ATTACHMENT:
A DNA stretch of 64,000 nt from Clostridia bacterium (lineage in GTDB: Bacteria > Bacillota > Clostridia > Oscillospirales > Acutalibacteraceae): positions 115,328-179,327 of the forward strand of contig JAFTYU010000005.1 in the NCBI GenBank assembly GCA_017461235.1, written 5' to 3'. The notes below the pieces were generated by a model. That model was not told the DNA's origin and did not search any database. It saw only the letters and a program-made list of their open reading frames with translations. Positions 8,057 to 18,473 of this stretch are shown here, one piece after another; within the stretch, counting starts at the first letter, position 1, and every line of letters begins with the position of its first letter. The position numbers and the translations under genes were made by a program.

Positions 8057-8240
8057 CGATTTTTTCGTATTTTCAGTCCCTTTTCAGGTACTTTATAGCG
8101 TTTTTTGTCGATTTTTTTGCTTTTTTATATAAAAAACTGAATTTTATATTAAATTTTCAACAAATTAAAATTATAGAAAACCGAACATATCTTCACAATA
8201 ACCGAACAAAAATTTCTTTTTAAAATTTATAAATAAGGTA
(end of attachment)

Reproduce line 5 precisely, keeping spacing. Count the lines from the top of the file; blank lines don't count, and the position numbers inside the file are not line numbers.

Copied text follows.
8201 ACCGAACAAAAATTTCTTTTTAAAATTTATAAATAAGGTA